Guardians of the Louvre is part of the Louvre series of bande dessinée, a long-running series of full-color comics comissioned by that museum. Like other comics in this series, the Louvre and its artworks are featured prominently. However, despite its French-style presentation, this work is also a manga-- it is written in the standard right-to-left format, and adheres to other standards of Japanese-style storytelling, particularly in terms of its pacing and emphasis on setting.
The tale concerns an unnamed Japanese artist who, during a visit to Paris, finds himself bedridden with a cold and fever. Upon feeling a little better the next day, he goes out to visit some mueums, starting with the Louvre. However, he starts feeling unwell again and soon finds himself in a dreamlike state with a self-described Guardian of the Louvre at his side. Over the next few days, he visits the Louvre and sites related to famous artists through this "space-time in [his] reveries", going back in time and even meeting said artists. I won't spoil who these artists are, except to say that nearly all of them have a special connection to Japanese art and art history.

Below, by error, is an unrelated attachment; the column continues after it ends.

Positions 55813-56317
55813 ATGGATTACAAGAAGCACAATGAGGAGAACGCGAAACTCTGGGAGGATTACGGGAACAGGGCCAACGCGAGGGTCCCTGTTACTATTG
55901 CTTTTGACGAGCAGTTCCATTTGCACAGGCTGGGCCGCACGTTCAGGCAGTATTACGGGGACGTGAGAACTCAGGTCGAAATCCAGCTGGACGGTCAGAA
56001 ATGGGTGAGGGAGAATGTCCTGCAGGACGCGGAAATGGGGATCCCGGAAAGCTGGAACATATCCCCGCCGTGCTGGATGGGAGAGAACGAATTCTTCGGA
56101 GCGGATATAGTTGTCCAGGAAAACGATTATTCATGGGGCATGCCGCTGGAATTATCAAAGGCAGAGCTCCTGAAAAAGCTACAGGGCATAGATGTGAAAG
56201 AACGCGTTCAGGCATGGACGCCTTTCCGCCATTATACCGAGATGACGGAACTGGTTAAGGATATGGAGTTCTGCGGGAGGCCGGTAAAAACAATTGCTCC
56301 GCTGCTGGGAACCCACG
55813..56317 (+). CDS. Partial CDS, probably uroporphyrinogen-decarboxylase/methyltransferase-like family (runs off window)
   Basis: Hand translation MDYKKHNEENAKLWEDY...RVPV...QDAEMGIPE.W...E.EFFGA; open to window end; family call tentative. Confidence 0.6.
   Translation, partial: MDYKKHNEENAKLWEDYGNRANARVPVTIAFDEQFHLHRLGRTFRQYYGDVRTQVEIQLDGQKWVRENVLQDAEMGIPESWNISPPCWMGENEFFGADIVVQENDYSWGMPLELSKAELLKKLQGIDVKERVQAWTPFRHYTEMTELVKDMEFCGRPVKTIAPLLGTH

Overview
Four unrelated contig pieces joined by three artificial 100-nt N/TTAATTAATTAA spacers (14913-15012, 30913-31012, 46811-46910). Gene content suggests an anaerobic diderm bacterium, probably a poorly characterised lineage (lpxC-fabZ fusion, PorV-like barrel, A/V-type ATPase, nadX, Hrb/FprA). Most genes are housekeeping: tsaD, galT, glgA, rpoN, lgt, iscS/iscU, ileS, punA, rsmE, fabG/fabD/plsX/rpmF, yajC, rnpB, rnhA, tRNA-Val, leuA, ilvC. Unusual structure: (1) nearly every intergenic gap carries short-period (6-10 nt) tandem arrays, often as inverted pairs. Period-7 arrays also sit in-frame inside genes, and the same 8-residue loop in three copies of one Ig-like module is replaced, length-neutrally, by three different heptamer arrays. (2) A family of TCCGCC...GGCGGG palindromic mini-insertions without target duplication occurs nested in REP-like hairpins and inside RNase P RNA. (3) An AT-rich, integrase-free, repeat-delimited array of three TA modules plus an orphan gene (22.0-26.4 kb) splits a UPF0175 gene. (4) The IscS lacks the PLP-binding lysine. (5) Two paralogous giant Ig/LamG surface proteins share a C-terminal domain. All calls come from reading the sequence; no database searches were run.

The nameless main character is given only enough personality to move the plot along; he mainly serves as a conduit through which the reader learns about and appreciates the art being discussed. We do learn about a specific, important detail in his life at the very end, which, though it arrives unexpectedly, serves as a neat and tidy way to help conclude the story. As for the other characters, the Guardian mainly serves as a guide, and the historical figures feel believeable enough.
This was my first time reading something by the late Jiro Taniguchi, and his reputation is well-deserved. The pacing is tranquil, and the art is detailed and refined. I particularly enjoyed how various masterpieces of European art were recreated and woven into the story, and his renderings of the Louvre's interiors are gorgeous.
While not a masterpiece itself, Guardians of the Louvre is a lovely slice of European art appreciation and history, as seen through a Japanese perspective. Although some of the information presented wasn't new to me, most of it was, and as such, I found it quite educational. It's also beautiful to look at, and very much worth your time if you're an art lover.